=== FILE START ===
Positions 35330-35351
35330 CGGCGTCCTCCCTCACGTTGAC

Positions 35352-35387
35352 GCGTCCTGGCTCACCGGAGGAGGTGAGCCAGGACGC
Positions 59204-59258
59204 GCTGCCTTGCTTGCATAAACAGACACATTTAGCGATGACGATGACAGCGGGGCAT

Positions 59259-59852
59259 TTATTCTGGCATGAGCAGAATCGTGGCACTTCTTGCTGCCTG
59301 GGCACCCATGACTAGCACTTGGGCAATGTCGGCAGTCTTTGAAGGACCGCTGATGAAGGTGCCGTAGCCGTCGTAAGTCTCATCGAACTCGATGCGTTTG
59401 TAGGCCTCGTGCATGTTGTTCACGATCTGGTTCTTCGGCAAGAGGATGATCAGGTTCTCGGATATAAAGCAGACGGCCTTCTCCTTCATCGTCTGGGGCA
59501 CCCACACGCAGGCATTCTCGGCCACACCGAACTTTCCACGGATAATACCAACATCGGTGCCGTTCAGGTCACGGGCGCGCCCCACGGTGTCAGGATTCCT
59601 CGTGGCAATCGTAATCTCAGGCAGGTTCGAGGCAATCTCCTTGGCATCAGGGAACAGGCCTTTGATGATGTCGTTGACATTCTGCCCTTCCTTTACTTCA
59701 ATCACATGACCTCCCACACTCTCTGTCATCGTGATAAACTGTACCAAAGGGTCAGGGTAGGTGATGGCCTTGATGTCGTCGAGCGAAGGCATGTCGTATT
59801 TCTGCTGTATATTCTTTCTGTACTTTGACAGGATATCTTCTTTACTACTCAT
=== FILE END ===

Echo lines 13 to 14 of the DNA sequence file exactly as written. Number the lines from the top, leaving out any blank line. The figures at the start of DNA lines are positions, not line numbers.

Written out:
59701 ATCACATGACCTCCCACACTCTCTGTCATCGTGATAAACTGTACCAAAGGGTCAGGGTAGGTGATGGCCTTGATGTCGTCGAGCGAAGGCATGTCGTATT
59801 TCTGCTGTATATTCTTTCTGTACTTTGACAGGATATCTTCTTTACTACTCAT